Shana Pederson, Founder: Life Preservers Project
Dean Monserrat, Volunteer: Life Preservers Project
September 14, 2019
By all accounts Human Trafficking is a multi-billion-dollar industry that effects every corner of the globe. Some estimates show that annual instances of forced labor now eclipse the total number of slaves stolen from their homelands during the entirety of the transatlantic slave trade (Gerrard, 2018). Current statistics and numbers are admittedly often based on guesswork and are further skewed for political purposes, often to the benefit of larger wealthier nations. Much of what we know about the trafficking numbers occurs only after arrests and criminal prosecution. Further, in order to boost their Trafficking in Persons Report rating, it has been shown many smaller nations have targeted migrants or illegal immigrants and those criminal charges are not always consistent with actual trafficking activities. [paraphrased from Kempadoo, 2017) Regardless, it is a fact that forced labor and sex trafficking is experienced by tens of thousands of men, women and children annually.
Trafficking disproportionately affects displaced persons and migrant women and children who are already victims of climate change, regional conflicts, wars or natural disasters. It also disproportionately affects members of lower economic classes, people of color and people of lower ethnic or religious standing in more homogenous nations. Furthermore, trafficking is not necessarily transnational and, in the case of displaced persons, can often be inter-regional. Smuggling is not trafficking, though smuggling can turn into a trafficking situation for some depending on circumstances.
Migrant Camps have become ubiquitous and now exist in virtually every region of the world. The UN estimates there are roughly 71 million forcibly displaced persons globally as of June 2019. While many will not become victims of human trafficking, the rates of underpaid or unpaid labor are staggering. Additionally, as illustrated through the results of research in Italy (Central Mediterranean route) and Bulgaria, Greece, Hungary, Kosovo*, Montenegro, Romania, Serbia and the former Yugoslav Republic of Macedonia (Eastern Mediterranean route) from February to September 2017, migrants are particularly subject to some type of exploitation or trafficking practices. When interviewed, 79% answered “yes” to at least one of the four indicators of human trafficking and other exploitative practices. Sixty-seven percent said they had been “held . . . against their will during the[ir] journey by armed individuals or groups other than . . . government authorities”; Forty-seven percent had worked without getting the expected payment; thirty-six percent were forced to work; seventy-five percent suffered physical violence of some kind; and 0.3% were approached by someone with offers of an arranged marriage (Gerrard, 2018).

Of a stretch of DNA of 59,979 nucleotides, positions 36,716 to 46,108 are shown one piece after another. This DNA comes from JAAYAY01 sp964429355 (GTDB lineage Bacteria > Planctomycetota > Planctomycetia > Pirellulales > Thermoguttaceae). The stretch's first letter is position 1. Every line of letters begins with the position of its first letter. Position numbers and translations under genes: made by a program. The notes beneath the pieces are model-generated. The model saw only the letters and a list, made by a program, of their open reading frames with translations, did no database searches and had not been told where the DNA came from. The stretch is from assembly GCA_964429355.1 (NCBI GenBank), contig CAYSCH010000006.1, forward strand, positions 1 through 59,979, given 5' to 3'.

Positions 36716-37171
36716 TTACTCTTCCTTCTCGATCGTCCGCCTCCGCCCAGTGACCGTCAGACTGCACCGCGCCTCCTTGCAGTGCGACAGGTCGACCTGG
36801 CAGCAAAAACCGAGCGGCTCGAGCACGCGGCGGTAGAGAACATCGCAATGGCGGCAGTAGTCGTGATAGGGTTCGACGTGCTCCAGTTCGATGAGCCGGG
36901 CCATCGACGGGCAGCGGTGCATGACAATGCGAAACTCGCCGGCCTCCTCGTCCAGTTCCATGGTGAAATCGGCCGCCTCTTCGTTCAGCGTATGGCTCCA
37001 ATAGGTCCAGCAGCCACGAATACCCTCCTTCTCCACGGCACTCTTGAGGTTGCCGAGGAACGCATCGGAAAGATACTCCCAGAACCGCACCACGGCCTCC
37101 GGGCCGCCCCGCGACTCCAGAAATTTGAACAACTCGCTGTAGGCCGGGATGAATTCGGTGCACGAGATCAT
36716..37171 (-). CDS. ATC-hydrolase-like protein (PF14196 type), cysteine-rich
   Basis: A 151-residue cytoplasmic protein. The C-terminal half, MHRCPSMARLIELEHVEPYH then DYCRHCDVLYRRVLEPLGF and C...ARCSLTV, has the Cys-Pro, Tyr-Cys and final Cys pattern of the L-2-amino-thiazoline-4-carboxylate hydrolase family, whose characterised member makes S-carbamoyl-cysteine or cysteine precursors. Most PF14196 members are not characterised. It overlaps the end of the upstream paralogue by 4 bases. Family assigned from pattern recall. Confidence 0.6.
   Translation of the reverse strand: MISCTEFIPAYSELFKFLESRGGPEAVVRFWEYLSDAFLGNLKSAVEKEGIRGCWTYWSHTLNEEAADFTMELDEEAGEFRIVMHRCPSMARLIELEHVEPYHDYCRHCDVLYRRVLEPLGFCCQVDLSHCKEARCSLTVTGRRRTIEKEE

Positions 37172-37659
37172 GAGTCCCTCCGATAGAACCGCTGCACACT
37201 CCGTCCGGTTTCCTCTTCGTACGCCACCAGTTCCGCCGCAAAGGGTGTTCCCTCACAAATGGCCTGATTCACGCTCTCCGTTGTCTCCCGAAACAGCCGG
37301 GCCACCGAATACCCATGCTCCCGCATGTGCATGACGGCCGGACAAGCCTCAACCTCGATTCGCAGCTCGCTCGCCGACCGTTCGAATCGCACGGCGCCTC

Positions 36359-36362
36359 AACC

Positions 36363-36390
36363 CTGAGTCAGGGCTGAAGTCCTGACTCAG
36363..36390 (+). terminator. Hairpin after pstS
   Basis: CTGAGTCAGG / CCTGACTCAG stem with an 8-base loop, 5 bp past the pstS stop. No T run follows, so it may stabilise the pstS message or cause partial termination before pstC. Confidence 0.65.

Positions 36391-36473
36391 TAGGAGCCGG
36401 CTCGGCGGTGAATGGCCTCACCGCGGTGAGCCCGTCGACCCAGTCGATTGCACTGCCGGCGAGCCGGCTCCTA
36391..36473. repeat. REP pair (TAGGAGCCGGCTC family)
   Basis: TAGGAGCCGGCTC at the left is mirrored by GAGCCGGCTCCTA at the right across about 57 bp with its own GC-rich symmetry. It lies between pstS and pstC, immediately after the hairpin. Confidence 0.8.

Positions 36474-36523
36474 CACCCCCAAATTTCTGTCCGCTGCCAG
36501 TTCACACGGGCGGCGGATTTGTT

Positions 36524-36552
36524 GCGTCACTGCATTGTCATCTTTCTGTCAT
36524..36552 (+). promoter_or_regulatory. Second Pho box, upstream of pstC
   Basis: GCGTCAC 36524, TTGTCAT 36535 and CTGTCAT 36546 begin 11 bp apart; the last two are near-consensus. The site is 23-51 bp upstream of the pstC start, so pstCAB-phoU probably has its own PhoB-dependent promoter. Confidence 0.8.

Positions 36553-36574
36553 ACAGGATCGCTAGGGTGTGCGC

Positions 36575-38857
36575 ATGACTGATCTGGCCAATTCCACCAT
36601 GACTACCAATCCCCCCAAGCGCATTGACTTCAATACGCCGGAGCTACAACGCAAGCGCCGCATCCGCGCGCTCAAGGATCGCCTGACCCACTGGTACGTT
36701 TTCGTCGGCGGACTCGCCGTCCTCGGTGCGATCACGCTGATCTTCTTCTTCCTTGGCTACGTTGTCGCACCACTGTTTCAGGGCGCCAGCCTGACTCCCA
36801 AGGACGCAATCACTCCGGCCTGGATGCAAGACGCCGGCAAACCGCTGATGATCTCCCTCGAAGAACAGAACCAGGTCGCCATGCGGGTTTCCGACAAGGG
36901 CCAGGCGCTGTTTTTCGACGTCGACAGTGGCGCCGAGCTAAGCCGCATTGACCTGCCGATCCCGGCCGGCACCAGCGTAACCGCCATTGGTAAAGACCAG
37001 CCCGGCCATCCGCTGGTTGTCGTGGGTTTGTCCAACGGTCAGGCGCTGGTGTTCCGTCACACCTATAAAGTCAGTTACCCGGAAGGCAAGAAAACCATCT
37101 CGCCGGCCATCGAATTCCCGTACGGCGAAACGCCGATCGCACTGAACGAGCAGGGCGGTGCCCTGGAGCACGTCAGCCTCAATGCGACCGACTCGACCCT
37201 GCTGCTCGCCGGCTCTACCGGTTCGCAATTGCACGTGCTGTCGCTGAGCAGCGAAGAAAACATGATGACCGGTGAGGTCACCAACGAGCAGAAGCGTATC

It is estimated that between 17 and 20 million people are displaced annually due to natural disasters. According to the Internal Displacement Monitoring Centre, there were 18.8 million new disaster-related internal displacements recorded in 2017 (UNHCR.org), many of which occur in developing countries that face a higher risk of internal displacement. Additionally, many others are displaced due to regional conflict often predicated on lack of water, deforestation and desertification (Gerrard, 2018). While these conflicts are not directly related to natural disaster, the common causation is climate change. It is estimated that by mid-century forced displacement could affect hundreds of millions of people in every corner of the world, including the wealthiest cities and nations. This in turn means that the rate of exploitation and trafficking will increase at an alarming rate.